Not all cultures are alike. It’s not racist to say so
There is a presumption that all cultures resemble our culture, with the same hopes, aspirations, norms and rules. The arrogance of this view emerges through the idea that our values are universal. This argument, commonly held by the left, sees Western European history and its roots in Christianity as inconsequential. Instead, the human rights movement that went global in the 20th century is somehow regarded as common to all peoples and nations.
Any view of human rights that doesn’t fit the Western narrative, from the Cairo Declaration on Human Rights in Islam that was supported by Muslim states, to the Bangkok Declaration representing Asian values, is simply ignored. Instead, Western values are thought to be universal values and any effort to identify distinction is side-stepped or critiqued as racist.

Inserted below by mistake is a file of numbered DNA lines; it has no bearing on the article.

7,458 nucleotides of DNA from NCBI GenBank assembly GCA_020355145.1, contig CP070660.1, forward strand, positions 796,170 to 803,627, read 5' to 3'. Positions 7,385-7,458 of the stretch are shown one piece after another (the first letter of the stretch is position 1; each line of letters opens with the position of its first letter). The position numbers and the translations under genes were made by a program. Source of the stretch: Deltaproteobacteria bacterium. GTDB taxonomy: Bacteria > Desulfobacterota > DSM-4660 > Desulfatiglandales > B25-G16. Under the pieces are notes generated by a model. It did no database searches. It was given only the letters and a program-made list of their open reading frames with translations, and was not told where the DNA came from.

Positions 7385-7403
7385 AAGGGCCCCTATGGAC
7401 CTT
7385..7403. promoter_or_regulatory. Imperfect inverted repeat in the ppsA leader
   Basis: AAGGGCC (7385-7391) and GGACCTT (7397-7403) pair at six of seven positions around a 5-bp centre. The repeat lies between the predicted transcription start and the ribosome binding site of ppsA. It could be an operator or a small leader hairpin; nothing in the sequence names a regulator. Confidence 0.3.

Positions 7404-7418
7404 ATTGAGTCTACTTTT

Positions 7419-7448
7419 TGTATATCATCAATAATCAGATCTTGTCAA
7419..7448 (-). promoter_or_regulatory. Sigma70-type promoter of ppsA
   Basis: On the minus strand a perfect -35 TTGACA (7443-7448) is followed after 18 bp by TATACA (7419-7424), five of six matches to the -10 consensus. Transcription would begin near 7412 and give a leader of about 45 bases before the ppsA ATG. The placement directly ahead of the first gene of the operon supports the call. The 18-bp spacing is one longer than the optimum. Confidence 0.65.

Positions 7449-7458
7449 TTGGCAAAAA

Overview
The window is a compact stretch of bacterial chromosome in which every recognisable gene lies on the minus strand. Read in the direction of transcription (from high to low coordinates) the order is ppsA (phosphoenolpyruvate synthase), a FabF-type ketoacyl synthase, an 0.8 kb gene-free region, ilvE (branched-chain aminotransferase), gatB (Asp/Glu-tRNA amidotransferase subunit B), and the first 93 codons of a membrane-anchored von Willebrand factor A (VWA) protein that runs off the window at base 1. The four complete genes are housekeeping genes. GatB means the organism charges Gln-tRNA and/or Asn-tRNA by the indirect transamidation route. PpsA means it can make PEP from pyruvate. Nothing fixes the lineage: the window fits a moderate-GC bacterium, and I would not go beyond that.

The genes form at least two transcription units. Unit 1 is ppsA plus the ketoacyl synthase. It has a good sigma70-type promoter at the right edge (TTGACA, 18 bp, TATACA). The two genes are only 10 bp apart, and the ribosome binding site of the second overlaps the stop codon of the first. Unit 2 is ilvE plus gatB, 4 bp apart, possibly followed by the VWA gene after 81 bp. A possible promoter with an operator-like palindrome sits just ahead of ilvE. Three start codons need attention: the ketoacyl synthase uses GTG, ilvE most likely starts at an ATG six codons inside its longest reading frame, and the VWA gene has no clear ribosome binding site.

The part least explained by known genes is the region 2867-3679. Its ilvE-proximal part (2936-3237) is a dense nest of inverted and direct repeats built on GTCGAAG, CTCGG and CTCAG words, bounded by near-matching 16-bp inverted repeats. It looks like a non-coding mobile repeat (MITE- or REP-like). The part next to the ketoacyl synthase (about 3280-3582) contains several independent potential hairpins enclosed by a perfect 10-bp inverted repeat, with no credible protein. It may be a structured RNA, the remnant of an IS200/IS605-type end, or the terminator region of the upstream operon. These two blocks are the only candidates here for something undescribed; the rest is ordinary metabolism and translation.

This approach is dangerous because presuming that all societies operate within the same moral code and aspire to the same goals leaves Australia unprepared for the challenges that Germany faces today – maintaining social cohesion, countering economic disenfranchisement and responding to radicalisation.
That is why we have to accept that recognising and discussing differences between cultures is not racism, and that we need to have these discussions before circumstances dictate the outcome.
Culture matters. This wilful blindness about cultural difference must end, and with it the shut-up screams of “racist!”.